Sánchez Walks Back Promises to Catalans

Pedro Sánchez
Spanish prime minister Pedro Sánchez attends a meeting of European socialist party leaders in Brussels, December 10 (PES)

Spain’s ruling Socialist Party is walking back its promises to Catalans. It has delayed, for the second time, a reform of the sedition law under which Catalonia’s separatist leaders were imprisoned. And it has poured cold water on hopes that it might allow a Catalan referendum on independence.

Disappointing Catalans is not without risk. The Socialists need the support of Catalonia’s largest separatist party, the Republican Left, for their majority in Congress. Longer term, it makes Catalan secession more, not less, likely.

Catalans already know to expect little from the conservative People’s Party, which opposed Catalan home rule. If moderate Catalan nationalists become disillusioned in Spain’s other major party as well, some may decide their only recourse is to break away. Read more “Sánchez Walks Back Promises to Catalans”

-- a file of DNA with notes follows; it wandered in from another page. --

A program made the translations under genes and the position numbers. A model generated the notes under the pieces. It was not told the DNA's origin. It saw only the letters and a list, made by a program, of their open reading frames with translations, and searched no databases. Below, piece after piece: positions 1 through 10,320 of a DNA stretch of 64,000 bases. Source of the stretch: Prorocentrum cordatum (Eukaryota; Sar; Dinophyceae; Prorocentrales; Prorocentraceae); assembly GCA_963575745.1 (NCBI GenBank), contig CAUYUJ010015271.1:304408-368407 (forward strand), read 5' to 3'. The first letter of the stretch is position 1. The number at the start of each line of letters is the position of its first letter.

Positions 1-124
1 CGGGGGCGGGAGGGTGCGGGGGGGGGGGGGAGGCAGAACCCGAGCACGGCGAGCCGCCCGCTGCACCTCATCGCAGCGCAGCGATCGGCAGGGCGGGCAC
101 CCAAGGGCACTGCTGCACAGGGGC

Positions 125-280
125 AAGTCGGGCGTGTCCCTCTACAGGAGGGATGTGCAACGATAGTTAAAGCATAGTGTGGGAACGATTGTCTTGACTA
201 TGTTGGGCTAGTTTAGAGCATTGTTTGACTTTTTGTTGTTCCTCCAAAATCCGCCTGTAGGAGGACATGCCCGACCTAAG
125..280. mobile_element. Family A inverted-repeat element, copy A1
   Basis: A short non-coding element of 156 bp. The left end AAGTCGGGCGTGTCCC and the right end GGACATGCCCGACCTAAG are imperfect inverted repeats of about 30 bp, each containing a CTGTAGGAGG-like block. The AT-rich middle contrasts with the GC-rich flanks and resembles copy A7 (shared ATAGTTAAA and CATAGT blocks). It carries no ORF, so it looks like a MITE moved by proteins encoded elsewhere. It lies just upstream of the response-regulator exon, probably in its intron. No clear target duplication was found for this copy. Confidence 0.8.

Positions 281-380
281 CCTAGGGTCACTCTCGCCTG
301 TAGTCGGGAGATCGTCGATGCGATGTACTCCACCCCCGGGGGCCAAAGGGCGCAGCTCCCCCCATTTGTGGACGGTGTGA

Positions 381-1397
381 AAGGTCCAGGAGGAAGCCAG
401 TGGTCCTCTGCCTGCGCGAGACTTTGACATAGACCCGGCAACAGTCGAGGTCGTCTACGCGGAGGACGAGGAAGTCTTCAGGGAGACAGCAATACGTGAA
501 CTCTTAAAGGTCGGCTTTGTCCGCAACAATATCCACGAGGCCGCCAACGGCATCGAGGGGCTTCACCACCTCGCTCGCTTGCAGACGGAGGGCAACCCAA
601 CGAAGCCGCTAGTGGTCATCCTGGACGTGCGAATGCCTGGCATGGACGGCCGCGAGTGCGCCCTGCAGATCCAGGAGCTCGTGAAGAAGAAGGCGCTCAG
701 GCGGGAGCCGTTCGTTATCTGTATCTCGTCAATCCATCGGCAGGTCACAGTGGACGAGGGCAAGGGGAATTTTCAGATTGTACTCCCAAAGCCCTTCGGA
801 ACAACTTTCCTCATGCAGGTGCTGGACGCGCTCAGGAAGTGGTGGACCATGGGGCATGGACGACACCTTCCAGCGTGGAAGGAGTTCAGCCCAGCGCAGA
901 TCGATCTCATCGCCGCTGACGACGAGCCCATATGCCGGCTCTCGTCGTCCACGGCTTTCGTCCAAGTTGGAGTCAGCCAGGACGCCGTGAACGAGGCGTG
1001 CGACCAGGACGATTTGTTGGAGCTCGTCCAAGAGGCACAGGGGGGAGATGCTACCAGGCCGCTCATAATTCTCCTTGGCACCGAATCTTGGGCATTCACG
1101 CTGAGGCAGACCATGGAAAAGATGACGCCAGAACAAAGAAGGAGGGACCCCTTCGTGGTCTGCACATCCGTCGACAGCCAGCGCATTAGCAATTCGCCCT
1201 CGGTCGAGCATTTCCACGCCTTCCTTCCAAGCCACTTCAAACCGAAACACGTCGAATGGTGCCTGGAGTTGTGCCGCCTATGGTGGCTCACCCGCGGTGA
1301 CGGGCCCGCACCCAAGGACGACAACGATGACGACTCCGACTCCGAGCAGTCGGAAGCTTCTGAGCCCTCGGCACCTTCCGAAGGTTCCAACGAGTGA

Italian Parliament Backs Judicial Reforms

Palace of Justice Rome Italy
Palace of Justice in Rome, Italy (Deposit Photos)

Mario Draghi isn’t wasting any time. The former European Central Bank chief became prime minister of Italy in February, announced his reform plans in April and got parliament’s approval for an overhaul of the justice system on Tuesday.

Italian courts are notoriously slow. Even routine proceedings like resolving bankruptcies can take years. It is one of the reasons startup activity is low, foreign investment is lacking and Italy is one of the worst countries in the developed world to do business in.

Draghi’s goal is to reduce the average length of criminal trials by a quarter and those of civil cases by 40 percent. Read more “Italian Parliament Backs Judicial Reforms”

Sánchez Shifts Infrastructure Spending, Scholarships to Catalonia

Pedro Sánchez
Spanish prime minister Pedro Sánchez arrives in Salzburg, Austria for a meeting with other European socialist party leaders, September 19, 2018 (PES)

Pedro Sánchez has taken another step toward normalizing relations with the separatist-controlled government of Catalonia.

The socialist has agreed to: